Jeff was halfway out of his chair with alarm, yelling back, “What? What?”

Sadie smiled happily at me, picked up her ball, took a running start and just as easily re-cleared the gate on her way back to Jeff.

“You bounced the ball into the laundry!” I huffed. “She jumped the gate and got into the litter again.”

“Oh, that’s no big deal,” Jeff poo-poo’ed me. “That’s what dogs do.”

“Just now!” I emphasized. “Right before she picked up that … that ball with her POTTY mouth and gave it to you.”

Jeff looked down at his hand. “Arrrgghhhh!” His situational assessment was shortly followed by “EEWWWWWWW!” and a forceful arm catapult as the ball went whizzing by my head.

Quote for the week:

2017 08 22 The fancier the plan, the more can jakorte

Enjoy This Week’s Discovery Links:

Fancy Doggie: Gates

Patent Baby: Gate

Safety: Gates

Leaps & Unexpected Bounds

I learned that runt meant Sadie was just behind the doggie curve… not destined to remain inherently mellow.

Miss Fred learned she could hide under the wooden rocking chair, shoot her left paw out and slap Sadie’s face as our tireless pup ran by in pursuit of her red ball.

We doggedly tried to get that on video tape, sure we could with $10,000 on America’s Funniest Videos. Back then video meant a large clunky machine with a blinding light near the lens. It didn’t help that it needed to be retrieved from the office closet, either. We left it out on the dining room table for a very long time. Freddie never cooperated.

Jeff learned something, too. “Hmm,” he said self-quizzically one day, after Sadie got into what Jeff humorously named the “no-bake doggie buffet.” She’d root around in Fred’s box and stealthily eat the crunch-coated brown stuff. The thing is she wasn’t as stealth as she thought, but by the time we saw the cat litter impacted in her nostrils, the deed had already been done. “Ya know,” he said thoughtfully. “I don’t think I’d ever heard you yell – before we got a dog.”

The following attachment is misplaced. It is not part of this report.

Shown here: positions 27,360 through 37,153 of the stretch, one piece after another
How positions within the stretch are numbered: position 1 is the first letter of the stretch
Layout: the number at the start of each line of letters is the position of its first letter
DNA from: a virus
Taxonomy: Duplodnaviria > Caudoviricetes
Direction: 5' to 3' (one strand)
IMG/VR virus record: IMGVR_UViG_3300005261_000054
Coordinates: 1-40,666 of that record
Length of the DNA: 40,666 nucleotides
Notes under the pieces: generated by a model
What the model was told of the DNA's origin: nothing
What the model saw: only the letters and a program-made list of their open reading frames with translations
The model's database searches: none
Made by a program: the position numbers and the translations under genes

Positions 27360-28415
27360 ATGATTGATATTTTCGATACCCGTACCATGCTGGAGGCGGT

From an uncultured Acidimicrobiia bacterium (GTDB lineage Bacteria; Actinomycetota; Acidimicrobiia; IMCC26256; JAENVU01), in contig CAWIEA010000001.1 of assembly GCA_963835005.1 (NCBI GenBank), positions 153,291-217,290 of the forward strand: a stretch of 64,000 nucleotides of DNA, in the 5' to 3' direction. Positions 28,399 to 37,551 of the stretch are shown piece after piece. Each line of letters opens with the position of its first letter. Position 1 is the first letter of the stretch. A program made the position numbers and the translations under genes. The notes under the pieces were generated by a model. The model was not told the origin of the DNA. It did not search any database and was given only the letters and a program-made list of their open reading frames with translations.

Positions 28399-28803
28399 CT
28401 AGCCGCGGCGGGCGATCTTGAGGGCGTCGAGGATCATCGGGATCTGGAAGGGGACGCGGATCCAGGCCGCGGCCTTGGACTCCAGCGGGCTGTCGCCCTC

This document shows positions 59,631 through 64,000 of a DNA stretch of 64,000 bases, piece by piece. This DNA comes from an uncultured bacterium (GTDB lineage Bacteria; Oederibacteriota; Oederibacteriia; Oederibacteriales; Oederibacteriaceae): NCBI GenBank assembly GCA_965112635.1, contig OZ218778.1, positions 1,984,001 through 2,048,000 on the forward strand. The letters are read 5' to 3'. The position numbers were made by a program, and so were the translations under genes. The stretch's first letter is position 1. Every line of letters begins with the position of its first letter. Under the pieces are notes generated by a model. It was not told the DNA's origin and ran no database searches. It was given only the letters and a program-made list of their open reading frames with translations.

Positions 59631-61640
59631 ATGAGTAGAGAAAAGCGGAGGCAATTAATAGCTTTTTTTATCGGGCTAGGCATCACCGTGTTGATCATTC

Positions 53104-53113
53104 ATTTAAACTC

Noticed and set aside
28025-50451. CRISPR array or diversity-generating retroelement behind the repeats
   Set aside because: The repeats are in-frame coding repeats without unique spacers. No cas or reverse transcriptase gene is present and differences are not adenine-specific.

At about 6 months old Sadie had appropriately doubled her width, but something wasn’t quite right.

As she grew, her legs grew to twice the expected height. She wasn’t quite sure what to do with her long limbs, either. Instead of a low-to-the-ground JR scoot, Sadie pranced around like Bambi.

I said to Jeff, “I don’t think she’s normal.” Jeff glanced over at me and asked, “What do you mean?”

“I mean… her legs, and her tail…” I pointed to where Sadie stood smiling. “She shouldn’t be that tall. She’s like a Jack Russell on stilts! And her tail? Is it supposed to be that long….?”

 Jeff tilted his head to that doggie-don’t-understand angle. After a beat, he peered over his glasses at me. “I told ya she looked different and probably wouldn’t get adopted…”

I tilted my head to an unnatural angle even for a dog and said, “What?”

“Yeah,” he said shrugging his shoulders. “She didn’t look like the other ones…. and her tail didn’t get docked because she was too tiny and weak.”

I struggled with this news. “She was weak?” I asked. “Sickly?” I asked. “We got a defective dog?” I asked.

“Yeah,” Jeff said eyeballing me cautiously. He gnawed on his bottom lip, took a big breath and sighed. Looking at the floor, he pressed his lips together like he was trying to come up with the just right thing to say. Nodding once to himself, he looked up and continued on patiently, “That’s what runt means.…”

Quote for the Week:

2017 08 14 you should always know the meaning jakorte

Enjoy this Week’s Discovery Links:

The First: Dictionary

Word of The: Day

Definitions: Runt

 

 

My Dogs Are Barkin’

While Nannee was staying with us, Jeff was attempting to sort out his medical problems, as well.

In December 2003, his feet became too painful to walk on and moved from sometimes-pain to constant-pain. Original suggestions of taking time off for pain management and keeping his legs raised for two weeks straight had not helped.

By February 2004, Jeff was still off work and having to use his short-term then long-term disability benefit. The diagnosis of Diabetic Peripheral Neuropathy sparked a series of long trials attempting to ease the constant 7-8 pain rating on a scale of 1-10. On really bad days, when the pain jumped to a 10 or 11, Jeff used his sense of humor remained. He’d explain to me, his doctor, a nurse, anyone who really needed to know why he was moving so slow, “My dog’s are really barkin’!'”

In addition to his Type II Diabetes Mellitus and Venostasis (bursting blood vessels), the Neuropathy, Hypertension, pitting Edema, skin ulcers and possible Sleep Apnea were added to his diagnoses, as well. Jeff’s medication list began to grow: Percodan, Neurontin, Elavil, Lasix, Lipitor, Humalog Lantus insulin, Zestoretic, Lopid, Glucophage, Celexa and a multivitamin.